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  • Adaptation: Modification of an EBP change to improve the fit with the local setting.

  • Adoption: Active decision by an individual, organization, or community to change behaviors and use an EBP because of the benefit or relative advantage offered.

  • AGREE II (Appraisal of Guidelines for Research & Evaluation II): Established tool that provides a framework for assessing the quality and reporting of clinical practice guidelines (CPGs).

  • Anecdotal evidence: Informal reports supported by local experts, local data, theory, or scientific principles.

  • Balancing measures: Indicators that monitor for systemic effects, risks, and unintended consequences from the EBP change.

  • Body of evidence: Relevant research, synthesis reports, patient preferences, case reports, local data, and expert opinion that answers clinical questions and guides development of practice recommendations.

  • Bottom-up: Clinical problems and solutions driven by frontline clinicians and elevated to leaders.

  • Capacity: Ability or power to do or produce, as in building ability, skills, and resources to achieve more.

  • Case-control study: Retrospective design where subjects with a certain outcome or disease (cases) are grouped and then exposures (risks) are compared to matched controls.

  • Case report: Retrospective account of an individual or select individuals with unusual or pertinent diseases, interventions, or therapies.

  • Change agent: Influential person who, based on their role, expertise, or leadership style, can impact adoption of an EBP change.

  • Climate: How the work environment is experienced.

  • Clinical practice guidelines (CPGs): Document including recommendations for or against related assessments, procedures, tests, or interventions; based on a systematic review of evidence and analysis of benefits versus harms intending to change clinician practices and to optimize patient care.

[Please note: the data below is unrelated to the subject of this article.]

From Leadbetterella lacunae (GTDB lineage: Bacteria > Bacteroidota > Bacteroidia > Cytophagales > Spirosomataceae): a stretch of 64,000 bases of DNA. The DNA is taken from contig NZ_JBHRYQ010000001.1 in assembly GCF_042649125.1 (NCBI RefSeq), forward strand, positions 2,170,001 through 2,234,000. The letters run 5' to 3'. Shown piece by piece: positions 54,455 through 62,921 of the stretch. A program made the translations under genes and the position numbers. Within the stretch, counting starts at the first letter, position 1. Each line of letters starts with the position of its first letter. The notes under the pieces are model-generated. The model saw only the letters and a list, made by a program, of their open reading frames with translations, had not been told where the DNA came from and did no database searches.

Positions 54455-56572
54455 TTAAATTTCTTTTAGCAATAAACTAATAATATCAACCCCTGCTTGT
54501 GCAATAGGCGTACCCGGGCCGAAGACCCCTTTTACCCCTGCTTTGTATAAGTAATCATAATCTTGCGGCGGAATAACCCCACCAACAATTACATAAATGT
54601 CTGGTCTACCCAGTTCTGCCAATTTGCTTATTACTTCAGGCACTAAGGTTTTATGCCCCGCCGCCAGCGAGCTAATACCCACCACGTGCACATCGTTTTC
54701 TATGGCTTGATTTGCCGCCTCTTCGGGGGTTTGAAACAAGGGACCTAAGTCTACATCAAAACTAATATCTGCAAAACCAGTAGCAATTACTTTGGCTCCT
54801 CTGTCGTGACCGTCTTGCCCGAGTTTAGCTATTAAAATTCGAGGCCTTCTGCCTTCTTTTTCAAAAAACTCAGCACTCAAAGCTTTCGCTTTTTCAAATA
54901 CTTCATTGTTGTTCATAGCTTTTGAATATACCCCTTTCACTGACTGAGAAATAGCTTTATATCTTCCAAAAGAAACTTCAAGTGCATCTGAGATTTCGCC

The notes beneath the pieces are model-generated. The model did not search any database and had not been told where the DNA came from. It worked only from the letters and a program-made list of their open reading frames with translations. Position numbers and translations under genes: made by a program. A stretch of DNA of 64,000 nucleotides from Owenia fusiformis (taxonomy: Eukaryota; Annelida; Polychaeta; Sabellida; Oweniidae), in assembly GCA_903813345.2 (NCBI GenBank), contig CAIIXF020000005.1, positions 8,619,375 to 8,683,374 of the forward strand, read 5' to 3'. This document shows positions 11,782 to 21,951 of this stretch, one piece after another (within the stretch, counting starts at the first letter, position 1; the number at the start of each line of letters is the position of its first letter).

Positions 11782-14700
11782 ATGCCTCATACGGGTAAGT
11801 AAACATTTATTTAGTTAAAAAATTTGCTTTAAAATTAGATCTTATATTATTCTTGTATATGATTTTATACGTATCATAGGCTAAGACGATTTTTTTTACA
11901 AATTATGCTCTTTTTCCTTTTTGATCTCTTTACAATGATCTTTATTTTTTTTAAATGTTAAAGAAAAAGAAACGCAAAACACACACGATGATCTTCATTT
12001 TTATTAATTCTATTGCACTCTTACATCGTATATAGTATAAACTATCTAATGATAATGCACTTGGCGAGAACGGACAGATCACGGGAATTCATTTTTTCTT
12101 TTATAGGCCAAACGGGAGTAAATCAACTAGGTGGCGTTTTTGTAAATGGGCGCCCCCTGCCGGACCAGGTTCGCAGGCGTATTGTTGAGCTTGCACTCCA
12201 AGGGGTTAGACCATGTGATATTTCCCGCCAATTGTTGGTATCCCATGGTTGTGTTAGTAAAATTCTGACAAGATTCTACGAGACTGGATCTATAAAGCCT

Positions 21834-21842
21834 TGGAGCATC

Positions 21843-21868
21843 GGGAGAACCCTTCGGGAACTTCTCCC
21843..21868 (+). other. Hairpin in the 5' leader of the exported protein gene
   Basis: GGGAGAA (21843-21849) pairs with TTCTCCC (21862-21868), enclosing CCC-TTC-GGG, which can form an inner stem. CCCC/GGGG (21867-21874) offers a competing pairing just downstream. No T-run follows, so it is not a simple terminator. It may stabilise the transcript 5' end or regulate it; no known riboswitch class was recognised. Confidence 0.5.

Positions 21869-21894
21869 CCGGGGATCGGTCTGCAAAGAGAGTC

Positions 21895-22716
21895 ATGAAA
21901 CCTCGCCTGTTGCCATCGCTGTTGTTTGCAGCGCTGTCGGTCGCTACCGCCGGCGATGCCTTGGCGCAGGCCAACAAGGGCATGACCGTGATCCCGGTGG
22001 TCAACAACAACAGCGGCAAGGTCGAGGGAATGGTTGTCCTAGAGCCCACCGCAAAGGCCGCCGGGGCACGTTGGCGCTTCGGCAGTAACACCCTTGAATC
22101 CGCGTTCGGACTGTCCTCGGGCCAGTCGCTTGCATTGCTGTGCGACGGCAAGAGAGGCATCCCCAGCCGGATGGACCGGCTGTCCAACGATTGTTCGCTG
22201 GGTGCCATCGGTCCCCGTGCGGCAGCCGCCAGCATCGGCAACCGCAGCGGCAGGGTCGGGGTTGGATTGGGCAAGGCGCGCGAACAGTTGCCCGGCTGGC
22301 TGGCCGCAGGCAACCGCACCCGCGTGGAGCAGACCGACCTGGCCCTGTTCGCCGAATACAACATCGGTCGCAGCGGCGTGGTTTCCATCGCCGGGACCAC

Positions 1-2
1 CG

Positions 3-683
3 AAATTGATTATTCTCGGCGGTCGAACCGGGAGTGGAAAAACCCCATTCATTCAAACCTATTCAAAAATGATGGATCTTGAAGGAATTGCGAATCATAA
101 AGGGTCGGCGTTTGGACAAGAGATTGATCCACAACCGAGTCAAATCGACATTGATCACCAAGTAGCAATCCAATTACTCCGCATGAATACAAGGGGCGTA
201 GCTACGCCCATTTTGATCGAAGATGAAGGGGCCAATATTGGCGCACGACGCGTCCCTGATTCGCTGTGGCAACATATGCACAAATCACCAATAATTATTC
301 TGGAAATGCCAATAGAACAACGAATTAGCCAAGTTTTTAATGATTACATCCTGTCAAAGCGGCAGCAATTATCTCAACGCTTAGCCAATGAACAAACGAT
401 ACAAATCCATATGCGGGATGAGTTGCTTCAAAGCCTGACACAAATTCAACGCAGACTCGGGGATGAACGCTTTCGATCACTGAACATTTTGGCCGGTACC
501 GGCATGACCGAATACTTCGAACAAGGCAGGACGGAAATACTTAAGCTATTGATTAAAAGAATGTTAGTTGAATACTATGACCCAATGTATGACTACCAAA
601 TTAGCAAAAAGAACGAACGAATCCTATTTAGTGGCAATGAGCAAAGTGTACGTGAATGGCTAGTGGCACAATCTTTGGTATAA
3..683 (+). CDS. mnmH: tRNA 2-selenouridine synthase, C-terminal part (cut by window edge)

• Clinical practice recommendation: Statements informed by evidence that include authoritative suggestions intended to optimize patient care.

  • Clinical significance: Effect of the EBP change in a real-world setting showing a meaningful difference in outcomes.

  • Co-design: Method to engage patients as equal partners in planning the EBP change.

  • Cohort study: Design in which prospective subjects are grouped by exposure (cohort) and followed over time to determine outcomes.

  • Consensus statement: Report of a panel of experts based on their evaluation of the state of scientific knowledge available at the time, with a determination for practice.

  • Consistency of evidence: Degree to which studies report similar results or have similar implications for practice.

  • Context: Setting within which an EBP change is designed to be used; includes the social, regulatory, norms, and cultures of the setting.

  • Continuous data: Information that is measured and can take any value and can be divided in half (e.g., lab values, weight).

  • Core components: Key behaviors or active ingredients identified from the best evidence for use in the EBP change that are essential for achieving outcomes.

  • Cross-sectional study: Prospective observational design that examines health status, behavior, and other risk factors of a subpopulation measured at a given time.

  • Decision support: Filtered and timely information to reduce delays, increase accuracy, reduce risks, and standardize practices.

  • De-implementation: Stopping or removing practices that are not evidence-based, do not improve care, are ineffective, and may be harmful.

  • Diffusion: Passive spread of an ...

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